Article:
#churches and #family the Socio-economics of #churchattendance

Warning: this will be rant-ish.

Know how churches don’t like that families and church no longer come first? How it is hard to get the typical family to church more than once a month?

The socio-economics of the situation are tricky, with little national health care and extremely expensive daycare it is difficult to have the time/money to invest in church. Either you are a stay at home mother/father with no extra funds or time or your one of two full time working parents who don’t have enough time to see your children and take them to all the extra-curriculars they “should” be doing.

The socio-economics are crazy, because most people can’t work a regular 9-5 job and are in and out of the house at crazy times working crazy hours.

Plus who knows if you’ll have that job or even be able to live in that city in 1 or 2 or 3 years from now.

Not to mention that most young families can barely afford to have a house or to not put in crazy extra hours or to work multiple jobs including babysitting or whatever other odd jobs they can find.

This is the reality.

So…understand, when churches do not support their staff taking care of their family. Whether it be to go to a family funeral, take care of a personal illness or to take maternity/paternity leave, that we are contributing to the very socio-economic problem we complain about day in and day out. Families who cannot take the time to take care of one another, who have to work instead of putting their family first, will have trouble making it to church.

Pastors are one of such staff…pastors are always on call, do not work 9-5, oft have to make meetings that cause delays of or missing of putting their children to bed. The hours are haphazardly put together depending on the congregation’s needs. Its a flexible job in some ways and very stringent in others.

Some typical (although not absolute) examples: if someone is ill, dying or in extremis you must be there…you may take sick days…as long as they are never when you are scheduled to preach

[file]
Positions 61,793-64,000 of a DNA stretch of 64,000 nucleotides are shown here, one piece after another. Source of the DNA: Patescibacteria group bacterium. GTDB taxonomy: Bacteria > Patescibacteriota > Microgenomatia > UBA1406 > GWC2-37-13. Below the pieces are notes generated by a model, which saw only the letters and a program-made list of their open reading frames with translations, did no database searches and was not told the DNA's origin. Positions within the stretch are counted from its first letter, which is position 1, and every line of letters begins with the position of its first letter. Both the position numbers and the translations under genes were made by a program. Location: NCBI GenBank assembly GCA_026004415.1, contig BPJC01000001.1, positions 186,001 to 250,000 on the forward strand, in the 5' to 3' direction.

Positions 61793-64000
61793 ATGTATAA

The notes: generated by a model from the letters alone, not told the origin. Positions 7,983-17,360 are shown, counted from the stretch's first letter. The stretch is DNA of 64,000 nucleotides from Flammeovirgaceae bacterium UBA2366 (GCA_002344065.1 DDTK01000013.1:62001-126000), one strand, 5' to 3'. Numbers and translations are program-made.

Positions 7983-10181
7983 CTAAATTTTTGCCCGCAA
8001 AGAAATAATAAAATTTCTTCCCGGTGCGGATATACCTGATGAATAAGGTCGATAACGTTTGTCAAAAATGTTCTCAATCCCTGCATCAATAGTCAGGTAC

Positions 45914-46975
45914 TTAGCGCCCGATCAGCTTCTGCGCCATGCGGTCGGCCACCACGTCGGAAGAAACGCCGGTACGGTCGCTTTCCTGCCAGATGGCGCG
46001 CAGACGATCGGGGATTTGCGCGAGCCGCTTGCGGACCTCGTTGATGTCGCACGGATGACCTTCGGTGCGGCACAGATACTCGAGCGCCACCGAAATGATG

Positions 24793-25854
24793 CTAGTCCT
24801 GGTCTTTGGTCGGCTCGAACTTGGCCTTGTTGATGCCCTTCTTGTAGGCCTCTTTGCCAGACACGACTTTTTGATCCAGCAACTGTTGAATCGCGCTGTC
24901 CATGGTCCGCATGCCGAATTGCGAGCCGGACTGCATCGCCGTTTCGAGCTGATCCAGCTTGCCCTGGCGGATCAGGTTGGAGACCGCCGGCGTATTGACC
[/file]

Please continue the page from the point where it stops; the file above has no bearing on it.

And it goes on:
I know churches can ill-afford pastors, maybe its time to borrow other pastors, pay the choir director a little more or use a lay leader. Maybe its time to do a daily prayer service instead of a formal “traditional” service.

But if we can ill-afford pastors we absolutely CANNOT afford to not take care of those in need in our church…Think about that for a minute…the church claiming they can’t afford to take care of children and ill-ones…..

Thus: We can’t say we want more families to come to church–and then not support our families.  We can’t claim to be choosing God’s path and then not take care of our sick and our little ones.

(feel free to read paragraph above a couple of times)

Do we need an act of Congress to do the right thing?

I think we can do better.

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Millennial Pastorin’

During a clergy luncheon a pastor related a story where her confirmation mentor was part of a women’s fellowship, so she spent much of her adolescent spiritual life with a group of post-menopausal women……the clergy women laughed and then reflected on how this was probably the perfect experience a young pastor needs to lead a church.

Besides the inevitable “How are you at leading people of differing generations?” transl. “Can you motivate and be respectful of and as yet still relate to people who are 10, 20 and mostly 30 years or more older than you?”There is, of course, a real generational gap…..

I love worship, I ENJOY God, and I think that church can be/should be and is (in its essence) a joyful and open place for people to do “Real Things” To change the world